BWW Reviews: The Martha Graham Company, Cave of the Heart, Errand and Night Journey
Martha Graham, Cave of the Heart, Errand, Night Journey, Joyce Theater, modern dance,
Past Articles by This Author:
BWW Reviews: The Nederlands Dans Theater Brings Two Exciting Pieces to Lincoln CenterBWW Reviews: Mixed Feelings About Paul Taylor - Le Sacre Du Printemps, The Uncommitted, and Promethean FireBWW Reviews: The Martha Graham Company, Cave of the Heart, Errand and Night JourneyBWW Reviews: New York City Ballet Presents Peter Martins' Ambitious Staging of THE SLEEPING BEAUTYBWW Reviews: An Afternoon with Robbins, Peck and Balanchine NYCB, 2/2
Martha Graham was one of the twentieth century's greatest artistic innovators. Through her work as a dancer and choreographer, Graham sought to delve into the complexities of the human psyche; ingeniously, she reached back to Greek mythology to revitalize and invigorate her work while exploring contemporary themes. Using the myth as a vehicle, Graham enriched these tales with a transparent and palpable quality similar to the groundbreaking operatic works, Salome and Electra, of Richard Strauss. This signature influence of mythology on her collective works was well reflected on Sunday, February 24, when three seminal Graham pieces, all choreographed during a one-year period between 1946 and 1947 were presented: Cave of the Heart, Errand into the Maze and Night Journey, all testaments to the timelessness of Graham's work and the relevance and impact of ancient legends in prevailing society.
The program began with Cave of the Heart, which established a dark and dramatic tone that continued throughout the evening. Blakely White-McGuire played the scorned sorceress Medea, who quickly unravels during the ballet due to the loss of her lover, Jason, to a political union with a beautiful and childlike princess. White-McGuire was an excellent Medea, utilizing the Graham technique beautifully and unraveling the complexity of Medea's descent into madness through a masterful use of her center. The twisting, serpentine movements of her back perfectly demonstratEd Graham's innovative ideas about the origins of movement and its ability to express deeply human topics; which in this case is the unraveling of a human being and the consumptive power of unrequited love. Here, another of Graham's groundbreaking principles is explored when Medea's sharp mental decline is illustrated via classic Graham floor work.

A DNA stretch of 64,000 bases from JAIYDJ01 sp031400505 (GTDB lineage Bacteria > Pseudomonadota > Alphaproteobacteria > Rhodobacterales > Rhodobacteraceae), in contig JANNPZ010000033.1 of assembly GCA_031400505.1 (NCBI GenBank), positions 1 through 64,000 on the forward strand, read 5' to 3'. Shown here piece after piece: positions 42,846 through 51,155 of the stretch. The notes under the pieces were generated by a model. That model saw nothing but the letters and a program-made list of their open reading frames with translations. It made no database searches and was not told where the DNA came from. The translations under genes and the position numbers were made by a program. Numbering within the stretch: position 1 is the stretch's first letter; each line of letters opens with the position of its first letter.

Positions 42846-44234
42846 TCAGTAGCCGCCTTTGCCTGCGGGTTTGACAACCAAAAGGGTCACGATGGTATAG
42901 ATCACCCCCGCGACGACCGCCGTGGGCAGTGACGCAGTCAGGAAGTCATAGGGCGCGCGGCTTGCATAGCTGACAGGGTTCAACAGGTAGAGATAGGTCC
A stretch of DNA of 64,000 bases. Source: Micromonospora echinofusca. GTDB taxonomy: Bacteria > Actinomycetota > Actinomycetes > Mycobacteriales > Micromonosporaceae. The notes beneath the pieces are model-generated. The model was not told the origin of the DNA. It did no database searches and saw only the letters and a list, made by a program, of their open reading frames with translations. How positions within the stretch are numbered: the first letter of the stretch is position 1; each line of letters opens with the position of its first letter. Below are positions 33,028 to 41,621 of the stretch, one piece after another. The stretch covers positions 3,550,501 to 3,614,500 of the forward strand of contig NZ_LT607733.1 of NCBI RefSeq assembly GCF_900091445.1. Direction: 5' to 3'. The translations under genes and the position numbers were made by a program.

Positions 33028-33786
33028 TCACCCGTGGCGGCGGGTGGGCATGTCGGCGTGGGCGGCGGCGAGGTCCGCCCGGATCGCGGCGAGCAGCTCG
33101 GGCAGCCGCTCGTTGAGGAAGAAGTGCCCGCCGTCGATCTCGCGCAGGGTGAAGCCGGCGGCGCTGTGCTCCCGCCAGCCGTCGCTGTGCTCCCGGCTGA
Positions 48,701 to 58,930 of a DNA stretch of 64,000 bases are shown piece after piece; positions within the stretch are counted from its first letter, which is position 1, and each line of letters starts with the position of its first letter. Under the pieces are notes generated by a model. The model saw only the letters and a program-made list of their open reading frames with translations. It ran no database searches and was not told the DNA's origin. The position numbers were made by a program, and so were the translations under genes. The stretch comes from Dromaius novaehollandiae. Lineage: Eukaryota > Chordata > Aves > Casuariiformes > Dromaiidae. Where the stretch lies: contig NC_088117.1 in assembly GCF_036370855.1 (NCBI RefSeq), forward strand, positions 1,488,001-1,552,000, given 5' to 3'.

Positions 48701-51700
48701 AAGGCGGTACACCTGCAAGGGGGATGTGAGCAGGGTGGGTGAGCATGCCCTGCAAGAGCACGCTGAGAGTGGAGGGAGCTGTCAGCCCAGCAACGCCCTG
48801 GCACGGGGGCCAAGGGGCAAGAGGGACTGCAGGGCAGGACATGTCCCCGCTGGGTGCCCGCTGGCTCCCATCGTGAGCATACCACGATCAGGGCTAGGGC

Ben Shultz danced the part of Jason and perfectly embodied the hyper-masculine and virile character. His portrayal of the emotionless, stark and angular Jason was in keeping with an idea of men that is evident in much of Graham's work: they are not important. Jason's character is unexplored and inconsequential. The conflict of this work lies within the mind of Medea. Shultz executed the portrayal of an objectified male as well as any. Similarly, the innocent Princess was presented without much characterization by a tiny dancer, Xiaochuan Xie. The benevolent Chorus seeks to thwart the destruction required by Medea's vengeance, but ultimately fails.
Following Cave was an arrangement of Graham's 1947 ballet Errand into the Maze. Sadly, many original set pieces and costumes were damaged during Hurricane Sandy last year. Errand, directly affected by this, shows Graham's choreography stripped of its elaborate accouterments and is, accordingly,the most interesting piece on this program. Errand is Graham's own telling of the story of Theseus, lost in the maze. Naturally, Graham makes Theseus a woman. Devoid of the usual over the top sets and costumes, Errand takes all of the subtlety out of the original work, and forces the audience to accept that the maze is ultimately inside the mind of the woman. Many praise a dancer's ability to project. Peiju Chien-Pott projected strongly, but inwardly. This introspective presentation strengthened the intrinsically internal conflict of the ballet and demonstrated an artistic maturity that is rare to behold. Apart from her dramatic portrayal of the role, Chien-Pott's dancing was wonderful, each movement precise, and every gesture meaningful.
Rhys Loggins is a Texas native who graduated from Southern Methodist University in Dallas, Texas with a BFA in Dance Performance. Though passionate about dance, Rhys also holds a love of literature and writing and enjoys being able to express himself through the written word as well as through movement. He currently teaches Pilates and lives and works in Brooklyn, New York. |